The Dreams Series, Book 2
by: Staci Stallings
“Mail call,” Liz Rivas said as she dropped a stack of various-sized envelopes into Camille Wright’s in-box.
“Anything interesting?” Camille asked, winding a light brown strand of straight hair around one ear although she never looked up from the design that held her attention on her desk.
“A test printout on the carbon-alloy that they ran yesterday.” Liz sorted through the letters. “The transcripts from your meeting with Baker, and this.” She pulled a green postcard out of the stack and held it up.
Camille looked up and squinted behind her chic wire-rimmed glasses. “What’s that?”
“An invitation to a reunion,” Liz said with small smile and a raise of her eyebrows. “Ten years? Huh? Wow. I wouldn’t have pegged you for a senior citizen already.”
“Ha. Ha.” Camille reached up and swiped the card out of Liz’s hand. She leaned back in her chair and surveyed it. ‘Ridgecrest High School is proud to invite you back…’ She glanced at the date but did little more before pitching it onto her desk.
“You’re going, right?” Liz asked with interest.
As she bent back over her work, Camille shook her head, causing several strands of hair to fall around her face again. She quickly pushed them behind her ear and bent back over the sketches, wondering if there was a clip in her desk across the way. “Probably not.”
Liz shifted her weight to her other shapely leg just below the professional black skirt. “What? You didn’t like high school?”
It took little trouble to push the thought of high school away from her. “There’s only a couple people I would even want to see again. Why put yourself through that for two people?”
“You never know it might be fun. Old friends, old stories…old boyfriends.”
Without looking up, Camille reached for the pencil tucked behind her ear and made a small mark on the paper. “Could you get me the files on the dimensions for the cockpit controls again? This isn’t fitting like it’s supposed to.”
“Sure.” Liz stood at the door for a single second more. “By the way, Ben called earlier. He said they’ve got the conference date set. April 24th.”
“Great,” Camille said, her gaze and concentration glued to the markings on the large paper in front of her. “Pencil it in. I can’t afford to miss this one.”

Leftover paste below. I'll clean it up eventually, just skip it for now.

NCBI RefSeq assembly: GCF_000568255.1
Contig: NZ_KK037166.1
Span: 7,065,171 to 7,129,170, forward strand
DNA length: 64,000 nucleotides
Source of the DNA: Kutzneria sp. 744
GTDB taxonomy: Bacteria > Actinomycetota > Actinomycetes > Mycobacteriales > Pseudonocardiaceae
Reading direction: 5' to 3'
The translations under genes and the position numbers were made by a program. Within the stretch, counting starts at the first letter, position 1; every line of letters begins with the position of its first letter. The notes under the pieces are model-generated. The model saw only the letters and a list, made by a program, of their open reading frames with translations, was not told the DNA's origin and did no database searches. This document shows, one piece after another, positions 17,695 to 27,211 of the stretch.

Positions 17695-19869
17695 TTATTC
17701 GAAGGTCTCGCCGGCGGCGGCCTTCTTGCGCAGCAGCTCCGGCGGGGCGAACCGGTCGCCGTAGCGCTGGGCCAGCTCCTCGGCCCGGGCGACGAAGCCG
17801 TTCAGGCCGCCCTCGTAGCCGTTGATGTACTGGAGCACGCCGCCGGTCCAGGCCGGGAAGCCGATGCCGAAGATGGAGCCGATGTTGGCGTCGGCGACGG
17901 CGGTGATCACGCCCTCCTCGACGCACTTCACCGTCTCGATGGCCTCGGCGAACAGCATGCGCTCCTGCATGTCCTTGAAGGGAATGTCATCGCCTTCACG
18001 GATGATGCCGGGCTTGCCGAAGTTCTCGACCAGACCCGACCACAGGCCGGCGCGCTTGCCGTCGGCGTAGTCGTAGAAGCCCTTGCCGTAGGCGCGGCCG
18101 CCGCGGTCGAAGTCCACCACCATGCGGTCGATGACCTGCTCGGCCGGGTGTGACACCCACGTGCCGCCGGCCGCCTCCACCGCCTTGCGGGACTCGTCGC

And with that, Liz stepped out. Camille’s pencil traced again over the line. More than a billion dollars rode on this one design—the NightViper, an aircraft that would take over where the F-19 Eagle left off, and for the business—not to mention the sake of her job, it had better be perfect. With that thought, she picked up the phone and punched speed dial 3 even as she continued making small marks on the plans. Two more marks and she leaned back in her chair, listening to the ringing of the phone.
A tap at a time she turned her pencil end-to-end as her gaze crossed her design table. Unconsciously she laid the pencil down and picked up the green postcard to skim it. ‘April 12th. 6 p.m. The Grand Plaza Hotel, Ridgecrest, N.Y. Catered hors d’oeuvres and meal provided. RSVP by March 15th.’ At that moment the phone clicked in her ear, and she yanked her attention back to it.
“Rai.” She leaned forward and flipped the invitation back onto her desk. “Have you gotten those trial cockpit designs finished yet? I need them.”
“Michael! Hey, that’s your line, man! Where’d you go?” Jaylon Quinn asked in frustration from his folding chair at the bottom of the stage. Script in hand he sat, listening to the first read-through without scripts. It was like fingernails scraping down a chalkboard.
“Sorry. What is it again?” the short, black-headed senior asked from the stage without even bothering to try to remember it.
“‘We’ve got to get out of here before…’”
“Oh, yeah,” Michael said, and then he turned back to his accomplice. “We’ve got to get out of here before they call the cops. Nobody with any sense will ever believe this story.”
“She did,” Clay Heish, Michael’s blonde-headed, dim-witted accomplice, said.
“Like I said, ‘Nobody with any sense will ever believe this!’ Now, come on. Hand me that crowbar.”
All motion on the stage stopped, and Jaylon waited a full thirty seconds before shaking his head. “Clay!”
Clay stared off the stage in concentration. “I forgot it.”
“‘Where is it? I thought it was right here,’” Jaylon supplied, losing patience with each word.
“Sorry.” Clay nodded. “Where is it? I thought it was right here.”
With two fingers, Jaylon rubbed the bridge of his nose, sighed, and then ran one set of fingers through his hair. Somehow when he’d decided on teaching, he had never envisioned this. Michael, his star student for the past three years had never once bothered to really memorize a script until two days before the performance, and with Clay as his accomplice this year, things were sure to deteriorate from there.
“Well, look around, it’s got to be here somewhere,” Michael hissed. “Crowbars don’t just disappear. Hurry up. She’ll be back any second.”
Jaylon looked at his watch. Fifteen more minutes and he’d be sprung. He couldn’t wait. The stage went quiet again as the two boys stood with no more lines to deliver waiting for the surprise entrance of their hostess who didn’t appear.
“Karen!” Jaylon yelled a little too loudly. “That’s your cue!”
In half-a-heartbeat, Karen, a young-looking sophomore, ran onto the stage. “Sorry, Mr. Quinn, I was talking to Bethany.”
Jaylon scratched his cheek in frustration. “Don’t apologize, just get on with it.”
On stage the reading continued although Jaylon was only vaguely keeping up with it. How had he ever thought he could teach kids? To him, they were enigmas—like trying to nail pudding to a wall. His head was starting to pound.